Sailors from the Market Rasen area who died serving their country. Market Rasen Town War Memorial has two Sailors listed-
Gunner Ernest W Brumpton; He was killed in action on HMS ABOUKIR on 22ndSeptember 1914.
Ernest was a retired Gunner in the Royal Marine Artillery, he was called up at soon at War was declared.
HMS ABOUKIR, HMS HOGUE and HMS CRESSY, three British cruisers were sunk off the Dutch coast and Ernest was one of the 1,450 sailors killed. He is remembered on Market Rasen War memorial because his father was Superintendent of Market Rasen Vagrant Ward. (Ernest was not born or lived in Market Rasen)
Trimmer Cook Charles R Borman; He was accidentally drowned on 22nd March 1916. Charles was a trimmer cook on the HM Trawler STRYMON, Royal Naval Reserve. In 1915 the trawler was hired as a mine sweeper. The Market Rasen Mail in 22/4/1916 reported that he was lost when his boat blow up. But this is wrong. Charles is buried in Cleethorpes Cemetery and remembered in Market Rasen as his mother was living in Waterloo Street. (Charles was not born or lived in Market Rasen)
There are two sailors not on the Town Memorial but they came from Market Rasen
1st Stoker Charles E Wood; He was killed when HMS INVINCIBLE sank at the Battle of Jutland on 31st May 1916, he was 22 years old. Charles was born in Market Rasen and moved to Gainsborough with his mother when he was small. He joined the Royal Navy in 1912. Charles is remembered on Portsmouth Naval Memorial.
Trimmer George A Clark; George was born in Market Rasen in 1881, by 1891 the family are living in Grimsby. George was married and a father when he joined the Royal Naval Reserve. He served on HM Trawler FLANDRE, he was accidentally drowned in Royal Dock, Grimsby on 7th November 1918.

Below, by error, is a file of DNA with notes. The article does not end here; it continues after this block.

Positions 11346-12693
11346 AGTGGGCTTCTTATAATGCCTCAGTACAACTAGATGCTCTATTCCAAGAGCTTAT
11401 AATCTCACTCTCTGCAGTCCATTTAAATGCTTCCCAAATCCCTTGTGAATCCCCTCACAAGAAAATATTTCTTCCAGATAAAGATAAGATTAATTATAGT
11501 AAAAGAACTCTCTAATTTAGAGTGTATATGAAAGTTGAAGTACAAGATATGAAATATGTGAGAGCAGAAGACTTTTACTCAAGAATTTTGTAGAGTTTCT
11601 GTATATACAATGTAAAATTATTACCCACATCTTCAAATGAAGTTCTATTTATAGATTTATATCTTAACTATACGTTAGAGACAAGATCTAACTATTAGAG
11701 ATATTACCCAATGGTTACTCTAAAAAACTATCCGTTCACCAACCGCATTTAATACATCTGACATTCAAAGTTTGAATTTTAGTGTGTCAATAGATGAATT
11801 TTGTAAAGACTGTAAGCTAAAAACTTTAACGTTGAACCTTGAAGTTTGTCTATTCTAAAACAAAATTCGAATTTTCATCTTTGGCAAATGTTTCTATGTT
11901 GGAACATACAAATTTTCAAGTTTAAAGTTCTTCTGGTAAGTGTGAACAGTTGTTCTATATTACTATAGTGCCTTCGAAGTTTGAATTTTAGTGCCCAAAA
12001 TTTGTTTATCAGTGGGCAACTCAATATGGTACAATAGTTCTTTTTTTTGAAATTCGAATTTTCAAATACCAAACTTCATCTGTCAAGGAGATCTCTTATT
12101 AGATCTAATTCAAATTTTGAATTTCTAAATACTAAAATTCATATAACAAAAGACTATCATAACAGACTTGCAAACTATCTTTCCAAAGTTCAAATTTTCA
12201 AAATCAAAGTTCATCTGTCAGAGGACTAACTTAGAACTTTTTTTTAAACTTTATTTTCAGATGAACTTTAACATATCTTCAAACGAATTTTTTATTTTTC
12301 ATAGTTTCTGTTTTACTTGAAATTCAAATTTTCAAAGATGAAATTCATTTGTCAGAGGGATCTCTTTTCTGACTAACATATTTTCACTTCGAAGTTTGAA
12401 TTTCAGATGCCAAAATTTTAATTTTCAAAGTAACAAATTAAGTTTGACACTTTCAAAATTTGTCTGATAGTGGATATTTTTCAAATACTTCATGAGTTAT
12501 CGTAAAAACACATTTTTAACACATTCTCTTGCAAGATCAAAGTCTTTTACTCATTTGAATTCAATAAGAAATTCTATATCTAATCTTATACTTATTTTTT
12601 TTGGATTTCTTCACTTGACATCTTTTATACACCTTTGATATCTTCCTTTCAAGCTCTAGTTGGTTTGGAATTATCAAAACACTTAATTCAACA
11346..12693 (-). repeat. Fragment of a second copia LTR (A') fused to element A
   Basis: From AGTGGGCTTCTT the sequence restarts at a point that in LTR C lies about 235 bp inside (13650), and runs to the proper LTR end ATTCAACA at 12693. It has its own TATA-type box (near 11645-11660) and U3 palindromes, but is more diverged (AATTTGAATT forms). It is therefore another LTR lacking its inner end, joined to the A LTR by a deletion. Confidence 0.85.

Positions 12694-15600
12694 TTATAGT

He is buried in Scartho Road Cemetery, Grimsby.
Naval records have recorded five other men as been from Market Rasen, research has confirmed that these men come from Middle Rasen, Binbrook and Hainton.
Pte Arthur E Bell; Royal Marine Light Infantry died from disease on 19th October 1914. Arthur was in Chatham when he became sick. He was not born in Middle Rasen, but his family were living there when he died. He is buried in Woodlands Cemetery, Gillingham, Kent.
Boy Telegraphist Thomas Sharp; Thomas was born in Middle Rasen and was working on HMS MANTUA – an armed merchant cruiser patrolling the route around Scotland and Iceland. On the 27th September 1916, Thomas died from disease and is buried in Sighthill Cemetery in Glasgow, he is commemorated in Eastwood Cemetery and St Peter and St Paul Church, Middle Rasen.